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5 Freshman Mistakes We Made That You Can Avoid

We're not ashamed to admit it; we made some mistakes when we came to the U.S. for the first time. We brought the wrong things, said the wrong things, and ate the wrong things. But hopefully you can learn from our mistakes. Here are five mistakes we made in our first year that you should avoid:

1 Poor packing

We’ve fallen victim to two opposite instincts when it comes to packing for the trip to the U.S.: the desire to bring literally EVERYTHING from home, and the attempt to pack for what we thought America would be like. Both approaches failed.

Tara said her mom tried to overload her suitcases with all of her stuff from back home in China, but when it came down to it, “you can get 80 percent of what you have at home in the US, especially if you live in LA, San Francisco, New York or other cities with ethnic and immigrant communities. However, there did end up being things I couldn’t find in the U.S.”

In particular, she wished she’d brought an electric rice cooker and Chinese spices to cook her favorite foods from home.

Senzeni, on the other hand, cautioned against leaving home without certain clothes, thinking they won’t be in style in America. Not true, she said. You may think college kids only wear jeans and t-shirts, “But pack at least three formal outfits. I had to attend five receptions and dinners in the opening week of freshman year where t-shirts and jeans were a definite no-no.” And prepare for the cold weather, but don’t forget, “When you arrive in August, the weather will be hot and humid and you will love yourself for bringing a tank top and a pair of shorts.”

2 Not getting involved right away

It’s easy, and natural, to feel overwhelmed at the beginning. But give in to that feeling and you’ll only feel more homesick. We’ve found that getting involved in campus life actually helped us get over the anxiety.

Sebastian said he had a difficult time when he first arrived at the University of Kansas. Between moving into a new place, adapting to a new culture, and getting accustomed to new food and weather, “I was too busy to even meet new people. And without people around I got homesick real quick. I missed my family, friends and so many people that it made my whole stay hard for the first week or so.”

“And then I met some Bolivian guys, and then American people too, who made the whole experience different.”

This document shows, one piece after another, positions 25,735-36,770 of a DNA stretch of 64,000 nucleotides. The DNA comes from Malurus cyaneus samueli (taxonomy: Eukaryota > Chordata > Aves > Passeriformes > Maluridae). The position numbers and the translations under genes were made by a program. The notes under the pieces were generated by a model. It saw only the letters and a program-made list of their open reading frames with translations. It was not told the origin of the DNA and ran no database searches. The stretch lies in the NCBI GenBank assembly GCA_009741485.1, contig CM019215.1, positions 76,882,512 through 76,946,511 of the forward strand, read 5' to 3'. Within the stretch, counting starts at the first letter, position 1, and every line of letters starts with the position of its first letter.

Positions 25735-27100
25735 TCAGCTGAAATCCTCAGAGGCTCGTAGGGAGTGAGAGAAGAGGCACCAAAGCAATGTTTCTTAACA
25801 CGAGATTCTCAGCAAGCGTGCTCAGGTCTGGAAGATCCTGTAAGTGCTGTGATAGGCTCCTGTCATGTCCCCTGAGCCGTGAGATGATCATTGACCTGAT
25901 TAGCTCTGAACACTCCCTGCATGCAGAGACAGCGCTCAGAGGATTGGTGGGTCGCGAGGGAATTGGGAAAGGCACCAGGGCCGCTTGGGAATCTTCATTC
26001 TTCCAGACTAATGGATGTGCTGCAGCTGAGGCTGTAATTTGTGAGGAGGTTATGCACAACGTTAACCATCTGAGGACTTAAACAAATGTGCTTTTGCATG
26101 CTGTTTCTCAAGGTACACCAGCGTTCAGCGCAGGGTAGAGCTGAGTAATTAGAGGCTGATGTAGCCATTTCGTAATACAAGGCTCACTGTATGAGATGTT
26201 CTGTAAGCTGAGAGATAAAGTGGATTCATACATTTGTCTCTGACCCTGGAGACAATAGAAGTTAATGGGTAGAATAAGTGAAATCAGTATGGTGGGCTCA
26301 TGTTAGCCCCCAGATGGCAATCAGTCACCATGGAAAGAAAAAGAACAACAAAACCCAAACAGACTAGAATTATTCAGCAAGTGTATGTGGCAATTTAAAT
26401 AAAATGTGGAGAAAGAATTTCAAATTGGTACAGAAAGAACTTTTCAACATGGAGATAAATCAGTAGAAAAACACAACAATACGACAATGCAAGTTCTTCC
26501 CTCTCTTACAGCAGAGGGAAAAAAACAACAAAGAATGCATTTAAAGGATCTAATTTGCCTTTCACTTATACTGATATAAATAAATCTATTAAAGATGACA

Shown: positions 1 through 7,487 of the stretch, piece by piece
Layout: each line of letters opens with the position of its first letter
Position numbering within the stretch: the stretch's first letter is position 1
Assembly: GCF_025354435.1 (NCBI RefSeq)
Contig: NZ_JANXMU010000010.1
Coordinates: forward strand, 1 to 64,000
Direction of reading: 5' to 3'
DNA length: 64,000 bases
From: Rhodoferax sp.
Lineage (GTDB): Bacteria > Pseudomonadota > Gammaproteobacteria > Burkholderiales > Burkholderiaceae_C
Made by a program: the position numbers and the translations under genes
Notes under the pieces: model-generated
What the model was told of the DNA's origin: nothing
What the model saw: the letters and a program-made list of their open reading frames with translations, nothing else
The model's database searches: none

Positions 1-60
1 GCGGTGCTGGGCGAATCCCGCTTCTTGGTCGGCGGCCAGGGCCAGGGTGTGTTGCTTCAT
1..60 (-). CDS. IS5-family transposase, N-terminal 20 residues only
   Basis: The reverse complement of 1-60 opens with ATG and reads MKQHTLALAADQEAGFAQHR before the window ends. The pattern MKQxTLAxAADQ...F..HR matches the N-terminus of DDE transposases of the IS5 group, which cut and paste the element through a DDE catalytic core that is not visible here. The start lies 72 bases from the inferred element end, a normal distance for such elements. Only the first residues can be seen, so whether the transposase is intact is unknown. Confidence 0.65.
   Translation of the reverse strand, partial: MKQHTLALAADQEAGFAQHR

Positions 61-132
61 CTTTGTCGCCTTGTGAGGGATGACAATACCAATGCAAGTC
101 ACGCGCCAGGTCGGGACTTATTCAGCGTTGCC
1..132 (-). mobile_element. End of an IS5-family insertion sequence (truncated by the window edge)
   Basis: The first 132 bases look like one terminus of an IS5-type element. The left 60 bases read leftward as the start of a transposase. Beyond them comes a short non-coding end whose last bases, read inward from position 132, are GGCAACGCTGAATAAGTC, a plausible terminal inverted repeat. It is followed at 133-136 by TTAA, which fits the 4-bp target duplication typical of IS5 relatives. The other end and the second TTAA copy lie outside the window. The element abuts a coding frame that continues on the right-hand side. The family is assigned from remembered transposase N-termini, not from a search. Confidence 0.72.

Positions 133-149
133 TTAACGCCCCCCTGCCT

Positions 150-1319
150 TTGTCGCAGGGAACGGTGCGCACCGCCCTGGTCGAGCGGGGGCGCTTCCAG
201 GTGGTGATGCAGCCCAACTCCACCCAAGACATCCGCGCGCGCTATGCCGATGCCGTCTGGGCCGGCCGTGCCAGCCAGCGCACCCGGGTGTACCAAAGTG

Alex described it like this:

Alex gets down in Washington, DC
Alex gets down in Washington, DC

“It’s a mesmerizing experience when you arrive in a new city. It’s a new life, a new culture and a new reality. It has you feeling strange, kind of like a thrilling cocktail of excitement, tension, a bit of loneliness and some insecurity. It’s an unfamiliar territory for most of us and we just don’t know how to deal.

But if we allow ourselves to explore how we feel, we find that involvement is the key. When we start to involve ourselves with the city, the food, the people and the little things, we start to truly appreciate our new home.”

3 Looking the wrong way when crossing the street!

It may seem like a small one, but we’ve almost lost a few bloggers who weren’t sure which way the cars would be coming from. “Yes, I almost got run over by a car, after frantically hopping all over the place and glancing confusedly in all directions like a flying insect under threat,” recalled Simba of his first few weeks at Oberlin College.

If you’re still wondering, look LEFT. In America, cars drive on the right side of the road.

Luckily, in some places cars are more willing to stop and let you cross the road. “I remember when I first came here — I felt like the king of the road for a few seconds, with cars waiting on me to cross,” said Rudro about his experience in Chico, California. Just don’t try that in New York.

4 Overdoing it on American food.

Tara has described food in America as bigger, sweeter and more available than anywhere else. Almost every one of us has found it easy to get sucked in.

The ice cream freezer at a supermarket in Washington, DC
The ice cream freezer at a supermarket in Washington, DC

When Jihye arrived in Washington, D.C., she was amazed when she went to her first supermarket:

“You can find a whole aisle of ice creams in grocery shopping mall such as Safeway, Harris Teeter, or Target etc. It is so exciting for me to see all different kinds of ice creams. I can find a lot of ice creams in Korea, but not a whole aisle! You can have your time for philosophical speculation (for example, what kind of flavor will make me happy?) while you are walking through the ice cream aisle!”

Promise got over the excitement pretty quickly. Not long into his stay in Minnesota, he discovered, “Ah! I am tired of sandwiches, pizzas, cookies, milk, chocolate, strawberry ice-cream…”

But Tara cautioned, “Around three months after you get to America, you will be totally comfortable with the big portions, and amazed at yourself being able to eat it up effortlessly.”

She wasn’t pleased with that accomplishment.

5 Not seeking out help

Jamal discovered something important during her first week in California, “That is: always ask questions, otherwise you don’t get what you want – or at least, otherwise people won’t know what you want.”

“Two days after leaving my home town I got to my college town of Oceanside, California. I went to International Students’ Office and I met with my counselor and some other staff working there. They were very nice people and they tried to help me in many ways. It’s very important to set up a plan for the first semester, to choose the right classes for your major, and the counselor is always willing to help students with those sorts of things (or even with how to find the right bus).”

No matter what challenges you may face – whether it’s an inability to cross the street or overwhelming homesickness – asking for help can make all the difference.

Did you make mistakes as a first year that you think others should learn from? Share your suggestions in the comments or using the form below!